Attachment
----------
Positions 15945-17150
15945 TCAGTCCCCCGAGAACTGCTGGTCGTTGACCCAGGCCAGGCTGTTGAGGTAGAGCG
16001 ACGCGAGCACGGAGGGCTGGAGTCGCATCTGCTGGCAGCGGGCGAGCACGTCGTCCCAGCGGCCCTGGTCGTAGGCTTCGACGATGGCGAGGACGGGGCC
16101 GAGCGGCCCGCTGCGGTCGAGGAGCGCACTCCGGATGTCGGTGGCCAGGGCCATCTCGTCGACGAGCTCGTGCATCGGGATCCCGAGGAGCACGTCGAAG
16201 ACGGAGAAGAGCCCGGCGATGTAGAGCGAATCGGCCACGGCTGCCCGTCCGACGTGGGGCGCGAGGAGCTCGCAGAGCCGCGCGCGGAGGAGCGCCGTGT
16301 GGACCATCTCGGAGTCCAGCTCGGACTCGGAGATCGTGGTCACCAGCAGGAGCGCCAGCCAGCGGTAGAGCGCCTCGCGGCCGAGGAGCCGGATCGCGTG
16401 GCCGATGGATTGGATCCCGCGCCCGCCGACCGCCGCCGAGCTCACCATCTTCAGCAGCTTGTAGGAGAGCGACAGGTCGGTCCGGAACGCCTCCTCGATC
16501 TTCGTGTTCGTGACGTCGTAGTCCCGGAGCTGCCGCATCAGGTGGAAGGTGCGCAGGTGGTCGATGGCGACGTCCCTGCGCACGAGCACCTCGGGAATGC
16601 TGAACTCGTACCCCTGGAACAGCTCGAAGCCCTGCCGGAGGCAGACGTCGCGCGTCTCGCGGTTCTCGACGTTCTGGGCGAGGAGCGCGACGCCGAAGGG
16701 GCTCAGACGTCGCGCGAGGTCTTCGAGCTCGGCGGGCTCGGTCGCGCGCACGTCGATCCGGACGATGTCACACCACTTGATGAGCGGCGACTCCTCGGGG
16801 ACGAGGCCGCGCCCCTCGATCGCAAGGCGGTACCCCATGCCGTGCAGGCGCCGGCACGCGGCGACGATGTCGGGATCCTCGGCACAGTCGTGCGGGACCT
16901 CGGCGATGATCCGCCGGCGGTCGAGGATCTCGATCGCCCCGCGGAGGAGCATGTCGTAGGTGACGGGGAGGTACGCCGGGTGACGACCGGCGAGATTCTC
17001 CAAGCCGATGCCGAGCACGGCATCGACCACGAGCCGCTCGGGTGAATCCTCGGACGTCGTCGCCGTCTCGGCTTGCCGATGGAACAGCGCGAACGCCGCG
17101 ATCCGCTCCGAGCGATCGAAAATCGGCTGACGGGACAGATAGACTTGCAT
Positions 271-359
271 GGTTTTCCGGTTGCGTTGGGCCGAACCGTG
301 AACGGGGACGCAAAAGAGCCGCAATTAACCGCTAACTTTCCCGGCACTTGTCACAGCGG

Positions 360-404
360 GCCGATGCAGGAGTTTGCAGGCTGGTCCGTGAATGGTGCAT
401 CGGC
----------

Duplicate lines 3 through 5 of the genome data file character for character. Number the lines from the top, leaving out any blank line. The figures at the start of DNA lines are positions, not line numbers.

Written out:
16001 ACGCGAGCACGGAGGGCTGGAGTCGCATCTGCTGGCAGCGGGCGAGCACGTCGTCCCAGCGGCCCTGGTCGTAGGCTTCGACGATGGCGAGGACGGGGCC
16101 GAGCGGCCCGCTGCGGTCGAGGAGCGCACTCCGGATGTCGGTGGCCAGGGCCATCTCGTCGACGAGCTCGTGCATCGGGATCCCGAGGAGCACGTCGAAG
16201 ACGGAGAAGAGCCCGGCGATGTAGAGCGAATCGGCCACGGCTGCCCGTCCGACGTGGGGCGCGAGGAGCTCGCAGAGCCGCGCGCGGAGGAGCGCCGTGT